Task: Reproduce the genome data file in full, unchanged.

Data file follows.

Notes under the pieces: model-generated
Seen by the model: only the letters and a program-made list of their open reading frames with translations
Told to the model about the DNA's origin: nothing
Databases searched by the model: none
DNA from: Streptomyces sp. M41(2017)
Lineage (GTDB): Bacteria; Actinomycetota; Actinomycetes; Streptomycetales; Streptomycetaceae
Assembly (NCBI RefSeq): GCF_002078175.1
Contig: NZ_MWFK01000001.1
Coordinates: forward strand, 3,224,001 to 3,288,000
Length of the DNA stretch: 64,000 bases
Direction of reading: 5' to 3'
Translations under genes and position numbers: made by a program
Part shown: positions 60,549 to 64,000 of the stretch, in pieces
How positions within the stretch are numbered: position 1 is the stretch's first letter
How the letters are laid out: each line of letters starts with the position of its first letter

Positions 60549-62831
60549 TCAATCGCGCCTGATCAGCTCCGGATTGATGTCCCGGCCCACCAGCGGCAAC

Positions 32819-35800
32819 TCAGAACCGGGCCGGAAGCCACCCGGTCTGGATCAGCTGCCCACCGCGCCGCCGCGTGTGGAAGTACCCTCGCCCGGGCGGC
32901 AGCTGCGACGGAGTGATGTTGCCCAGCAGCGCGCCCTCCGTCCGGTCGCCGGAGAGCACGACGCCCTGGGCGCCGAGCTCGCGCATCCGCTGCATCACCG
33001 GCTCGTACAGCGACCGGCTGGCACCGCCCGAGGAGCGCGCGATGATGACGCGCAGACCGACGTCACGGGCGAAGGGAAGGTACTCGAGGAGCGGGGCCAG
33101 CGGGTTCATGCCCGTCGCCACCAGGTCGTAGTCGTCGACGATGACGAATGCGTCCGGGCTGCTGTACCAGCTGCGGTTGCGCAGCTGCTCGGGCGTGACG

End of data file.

Notes under the pieces: model-generated
Seen by the model: only the letters and a program-made list of their open reading frames with translations
Told to the model about the DNA's origin: nothing
Databases searched by the model: none
DNA from: Streptomyces sp. M41(2017)
Lineage (GTDB): Bacteria; Actinomycetota; Actinomycetes; Streptomycetales; Streptomycetaceae
Assembly (NCBI RefSeq): GCF_002078175.1
Contig: NZ_MWFK01000001.1
Coordinates: forward strand, 3,224,001 to 3,288,000
Length of the DNA stretch: 64,000 bases
Direction of reading: 5' to 3'
Translations under genes and position numbers: made by a program
Part shown: positions 60,549 to 64,000 of the stretch, in pieces
How positions within the stretch are numbered: position 1 is the stretch's first letter
How the letters are laid out: each line of letters starts with the position of its first letter

Positions 60549-62831
60549 TCAATCGCGCCTGATCAGCTCCGGATTGATGTCCCGGCCCACCAGCGGCAAC

Positions 32819-35800
32819 TCAGAACCGGGCCGGAAGCCACCCGGTCTGGATCAGCTGCCCACCGCGCCGCCGCGTGTGGAAGTACCCTCGCCCGGGCGGC
32901 AGCTGCGACGGAGTGATGTTGCCCAGCAGCGCGCCCTCCGTCCGGTCGCCGGAGAGCACGACGCCCTGGGCGCCGAGCTCGCGCATCCGCTGCATCACCG
33001 GCTCGTACAGCGACCGGCTGGCACCGCCCGAGGAGCGCGCGATGATGACGCGCAGACCGACGTCACGGGCGAAGGGAAGGTACTCGAGGAGCGGGGCCAG
33101 CGGGTTCATGCCCGTCGCCACCAGGTCGTAGTCGTCGACGATGACGAATGCGTCCGGGCTGCTGTACCAGCTGCGGTTGCGCAGCTGCTCGGGCGTGACG